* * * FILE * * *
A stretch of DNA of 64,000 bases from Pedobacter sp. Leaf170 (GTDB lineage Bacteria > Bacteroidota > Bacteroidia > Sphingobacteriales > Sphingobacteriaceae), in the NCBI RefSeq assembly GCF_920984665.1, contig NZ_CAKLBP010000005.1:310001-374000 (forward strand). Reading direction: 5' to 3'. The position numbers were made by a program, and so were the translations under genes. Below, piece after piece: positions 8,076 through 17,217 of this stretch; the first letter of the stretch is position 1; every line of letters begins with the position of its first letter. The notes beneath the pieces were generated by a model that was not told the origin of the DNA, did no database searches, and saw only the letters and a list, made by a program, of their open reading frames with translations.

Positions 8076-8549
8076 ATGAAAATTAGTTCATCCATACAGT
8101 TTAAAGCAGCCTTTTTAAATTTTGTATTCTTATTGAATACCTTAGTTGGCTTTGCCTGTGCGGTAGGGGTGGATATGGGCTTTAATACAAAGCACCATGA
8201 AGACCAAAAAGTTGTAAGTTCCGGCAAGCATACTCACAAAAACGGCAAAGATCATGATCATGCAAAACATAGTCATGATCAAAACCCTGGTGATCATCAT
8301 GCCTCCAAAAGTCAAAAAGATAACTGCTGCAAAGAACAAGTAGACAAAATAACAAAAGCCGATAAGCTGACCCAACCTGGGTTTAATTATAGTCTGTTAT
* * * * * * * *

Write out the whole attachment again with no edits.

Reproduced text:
A stretch of DNA of 64,000 bases from Pedobacter sp. Leaf170 (GTDB lineage Bacteria > Bacteroidota > Bacteroidia > Sphingobacteriales > Sphingobacteriaceae), in the NCBI RefSeq assembly GCF_920984665.1, contig NZ_CAKLBP010000005.1:310001-374000 (forward strand). Reading direction: 5' to 3'. The position numbers were made by a program, and so were the translations under genes. Below, piece after piece: positions 8,076 through 17,217 of this stretch; the first letter of the stretch is position 1; every line of letters begins with the position of its first letter. The notes beneath the pieces were generated by a model that was not told the origin of the DNA, did no database searches, and saw only the letters and a list, made by a program, of their open reading frames with translations.

Positions 8076-8549
8076 ATGAAAATTAGTTCATCCATACAGT
8101 TTAAAGCAGCCTTTTTAAATTTTGTATTCTTATTGAATACCTTAGTTGGCTTTGCCTGTGCGGTAGGGGTGGATATGGGCTTTAATACAAAGCACCATGA
8201 AGACCAAAAAGTTGTAAGTTCCGGCAAGCATACTCACAAAAACGGCAAAGATCATGATCATGCAAAACATAGTCATGATCAAAACCCTGGTGATCATCAT
8301 GCCTCCAAAAGTCAAAAAGATAACTGCTGCAAAGAACAAGTAGACAAAATAACAAAAGCCGATAAGCTGACCCAACCTGGGTTTAATTATAGTCTGTTAT